AutoTrader has once again released its annual list of popular vehicles on its website, and once again, several farm trucks made the list – including the top two spots.
The Ford F-150 swept all three categories – new, used and certified pre-owned (CPO) – once again, occupying the No. 1 spot in all categories. Other trucks that made the list of the top 20 most popular new vehicles included the Chevy Silverado 1500 (2), the Ram 1500 (7), the GMC Sierra C/K1500 (8), the Ford F-250 (10), the Chevy Silverado 2500 (12), the Ram 2500 (17) and the Ford F-350 (20).
“The preponderance of large vehicles indicates an improving economy, as sales of pickup trucks correlate with housing starts and construction,” says Michelle Krebs, AutoTrader.com senior analyst. “Lower gas prices and many new or refreshed entries also helped boost new truck popularity, particularly in the back half of the year.”
Trucks, SUVs and sports cars all received an uptick in interest, while midsize sedans “underwent a bit of a bust” in 2014, Krebs says.
“If gas prices continue to stay low in 2015, it will be interesting to see if this segment remains stagnant, or if the automakers will be able to revive it with freshened products and creative marketing efforts,” she says.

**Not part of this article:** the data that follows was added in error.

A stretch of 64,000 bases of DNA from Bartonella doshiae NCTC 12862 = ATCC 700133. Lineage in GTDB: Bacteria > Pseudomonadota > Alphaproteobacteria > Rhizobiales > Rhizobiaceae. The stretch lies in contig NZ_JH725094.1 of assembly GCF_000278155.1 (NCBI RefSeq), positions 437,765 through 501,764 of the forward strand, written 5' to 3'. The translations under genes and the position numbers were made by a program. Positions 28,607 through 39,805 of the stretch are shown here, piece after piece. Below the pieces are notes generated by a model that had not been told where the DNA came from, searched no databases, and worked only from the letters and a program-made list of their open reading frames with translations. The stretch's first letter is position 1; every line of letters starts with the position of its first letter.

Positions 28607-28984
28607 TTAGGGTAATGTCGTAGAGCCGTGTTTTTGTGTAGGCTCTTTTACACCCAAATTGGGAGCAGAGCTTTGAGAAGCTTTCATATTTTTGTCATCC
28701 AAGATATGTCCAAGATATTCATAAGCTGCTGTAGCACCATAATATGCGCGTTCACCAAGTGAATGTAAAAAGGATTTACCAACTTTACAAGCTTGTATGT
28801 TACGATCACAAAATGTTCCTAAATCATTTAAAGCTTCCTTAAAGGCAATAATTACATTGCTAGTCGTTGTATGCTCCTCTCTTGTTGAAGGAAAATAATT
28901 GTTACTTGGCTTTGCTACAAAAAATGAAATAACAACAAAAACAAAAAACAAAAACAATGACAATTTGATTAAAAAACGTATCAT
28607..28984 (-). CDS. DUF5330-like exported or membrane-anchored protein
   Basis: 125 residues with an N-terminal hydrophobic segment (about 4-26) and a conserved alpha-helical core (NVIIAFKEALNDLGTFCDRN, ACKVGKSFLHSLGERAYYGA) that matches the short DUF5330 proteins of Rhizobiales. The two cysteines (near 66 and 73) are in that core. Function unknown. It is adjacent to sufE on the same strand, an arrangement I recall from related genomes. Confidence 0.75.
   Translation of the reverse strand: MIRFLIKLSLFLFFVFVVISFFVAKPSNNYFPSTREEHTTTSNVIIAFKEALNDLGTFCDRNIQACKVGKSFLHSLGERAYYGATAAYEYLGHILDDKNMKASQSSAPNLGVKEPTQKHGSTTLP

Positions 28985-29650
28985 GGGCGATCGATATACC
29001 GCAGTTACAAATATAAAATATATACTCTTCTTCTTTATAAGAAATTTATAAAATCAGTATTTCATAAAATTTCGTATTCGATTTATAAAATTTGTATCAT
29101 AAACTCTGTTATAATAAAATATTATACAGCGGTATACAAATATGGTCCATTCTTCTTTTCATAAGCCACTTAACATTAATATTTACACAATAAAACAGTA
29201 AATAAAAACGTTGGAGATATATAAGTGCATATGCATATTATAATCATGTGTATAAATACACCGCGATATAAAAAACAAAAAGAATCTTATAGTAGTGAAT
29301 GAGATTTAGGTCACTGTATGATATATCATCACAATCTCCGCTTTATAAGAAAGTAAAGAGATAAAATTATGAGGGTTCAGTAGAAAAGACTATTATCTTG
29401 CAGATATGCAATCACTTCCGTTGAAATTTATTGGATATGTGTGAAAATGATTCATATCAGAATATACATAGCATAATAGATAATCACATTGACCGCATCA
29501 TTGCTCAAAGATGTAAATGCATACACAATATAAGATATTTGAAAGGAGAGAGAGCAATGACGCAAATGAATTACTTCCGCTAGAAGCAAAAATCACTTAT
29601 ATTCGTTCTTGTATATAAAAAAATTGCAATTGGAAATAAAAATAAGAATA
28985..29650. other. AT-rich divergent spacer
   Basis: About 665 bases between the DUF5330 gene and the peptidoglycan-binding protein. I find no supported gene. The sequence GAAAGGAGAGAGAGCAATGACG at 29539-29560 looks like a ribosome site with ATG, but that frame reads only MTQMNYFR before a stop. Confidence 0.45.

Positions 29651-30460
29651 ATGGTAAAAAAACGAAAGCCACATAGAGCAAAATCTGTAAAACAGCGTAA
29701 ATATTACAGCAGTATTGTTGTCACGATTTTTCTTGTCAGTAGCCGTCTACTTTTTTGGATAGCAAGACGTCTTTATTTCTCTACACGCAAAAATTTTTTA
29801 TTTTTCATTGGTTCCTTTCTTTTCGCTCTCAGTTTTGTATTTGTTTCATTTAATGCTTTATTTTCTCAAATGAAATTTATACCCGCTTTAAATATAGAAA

Meantime, Farm Journal Media conducted its own proprietary research – the largest and most comprehensive of its kind in the agriculture industry. More than 4,000 farmers shared their truck brand preferences in the study. The results were consistent with AutoTrader’s findings. Farmers said they would consider buying the following brands:
1. Ford 58.3%
2. Chevy 52.2%
3. GMC 38.1%
4. RAM 34.8%
5. Toyota 8.5%
A Farm Journal Pulse from last winter showed Chevy/GMC edging Ford as the most popular truck brand in farm country.
Respondents of FJM’s truck study indicated winter is the most popular season for making new car purchases. However, a majority of them say they don’t necessarily buy a truck at the end of the year for tax advantages. And respondents say they take truck-buying very seriously – the vast majority say it takes 10 days or more to research and find the best fit for their individual needs.
What's your go-to on-farm truck? Share your thoughts on the AgWeb discussion forums.